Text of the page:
(Washington, D.C.)–Chair Patty Murray (D-WA), Senate Committee on Health, Education, Labor, and Pensions, and Chairman Robert C. “Bobby” Scott (VA-03), House Committee on Education and Labor, released the following statement on the importance of statewide assessments. Statewide data is valuable because it offers valid, reliable, and comparable measures of student achievement so parents know if their children are learning.
“Despite the tireless efforts of students, parents, and educators, the COVID-19 pandemic has had a significant impact on students’ education. The consequences of lost classroom time have been particularly severe for our most marginalized students, including students from families with low incomes, students with disabilities, English learners, and students of color.
“We must do everything in our power to make up for lost learning time and address achievement gaps that have been exacerbated by the pandemic—and that starts by understanding the scope of the problem. We know that this is an incredibly challenging time for students and educators—and that we need to provide states with certain flexibilities in addition to providing school districts with the resources they need to recover. Statewide assessments are important to identify what extra support schools need to help their students get back on track and to ensure every student has an equitable opportunity to succeed.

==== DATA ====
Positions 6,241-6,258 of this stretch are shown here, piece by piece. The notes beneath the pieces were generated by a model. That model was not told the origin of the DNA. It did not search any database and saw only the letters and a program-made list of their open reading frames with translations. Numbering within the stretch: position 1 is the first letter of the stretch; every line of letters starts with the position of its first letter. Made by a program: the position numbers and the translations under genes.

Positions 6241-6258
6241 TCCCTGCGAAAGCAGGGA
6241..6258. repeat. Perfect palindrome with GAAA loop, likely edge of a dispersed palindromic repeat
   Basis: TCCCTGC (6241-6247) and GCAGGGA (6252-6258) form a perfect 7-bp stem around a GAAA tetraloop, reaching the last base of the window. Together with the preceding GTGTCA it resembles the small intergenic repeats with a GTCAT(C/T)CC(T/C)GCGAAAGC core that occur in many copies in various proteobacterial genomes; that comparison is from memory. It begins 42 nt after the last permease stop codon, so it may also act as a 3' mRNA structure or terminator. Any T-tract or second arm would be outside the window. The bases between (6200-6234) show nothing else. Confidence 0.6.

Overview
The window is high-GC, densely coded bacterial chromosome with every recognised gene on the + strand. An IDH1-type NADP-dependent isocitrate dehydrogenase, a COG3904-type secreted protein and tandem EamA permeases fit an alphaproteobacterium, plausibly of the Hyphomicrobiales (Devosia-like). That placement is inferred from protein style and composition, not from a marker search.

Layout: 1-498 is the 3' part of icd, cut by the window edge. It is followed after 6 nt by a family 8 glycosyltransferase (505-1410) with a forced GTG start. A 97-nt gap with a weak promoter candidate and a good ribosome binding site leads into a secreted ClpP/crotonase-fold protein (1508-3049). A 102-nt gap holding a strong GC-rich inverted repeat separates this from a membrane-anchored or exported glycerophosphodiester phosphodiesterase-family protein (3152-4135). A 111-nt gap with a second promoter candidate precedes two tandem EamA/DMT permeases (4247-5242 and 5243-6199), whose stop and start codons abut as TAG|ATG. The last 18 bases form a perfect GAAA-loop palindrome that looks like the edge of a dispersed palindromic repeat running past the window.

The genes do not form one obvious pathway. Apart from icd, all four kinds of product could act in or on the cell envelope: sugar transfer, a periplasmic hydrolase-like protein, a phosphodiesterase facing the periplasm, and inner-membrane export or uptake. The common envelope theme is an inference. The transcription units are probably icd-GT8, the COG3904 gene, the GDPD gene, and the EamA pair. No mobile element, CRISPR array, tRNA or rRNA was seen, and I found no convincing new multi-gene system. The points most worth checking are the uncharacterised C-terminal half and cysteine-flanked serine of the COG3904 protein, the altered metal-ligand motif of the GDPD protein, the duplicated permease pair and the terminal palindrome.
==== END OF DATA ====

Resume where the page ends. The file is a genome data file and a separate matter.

“Our commitment is firm that the Department of Education must ensure educators and policymakers have as much statewide data as possible to ensure that support and resources are directed to schools and students who need it most. The statewide data under the Every Student Succeeds Act and the education funding provided under the American Rescue Plan provides a blueprint for the safe reopening of schools, protection of students and staff, and helping students get recover their learning.”
Following an announcement that former Secretary of Education postponed the 2021 administration of the National Assessment of Education Progress (NAEP) in November, Chairs Murray and Scott released a statement calling statewide assessments a “moral imperative.”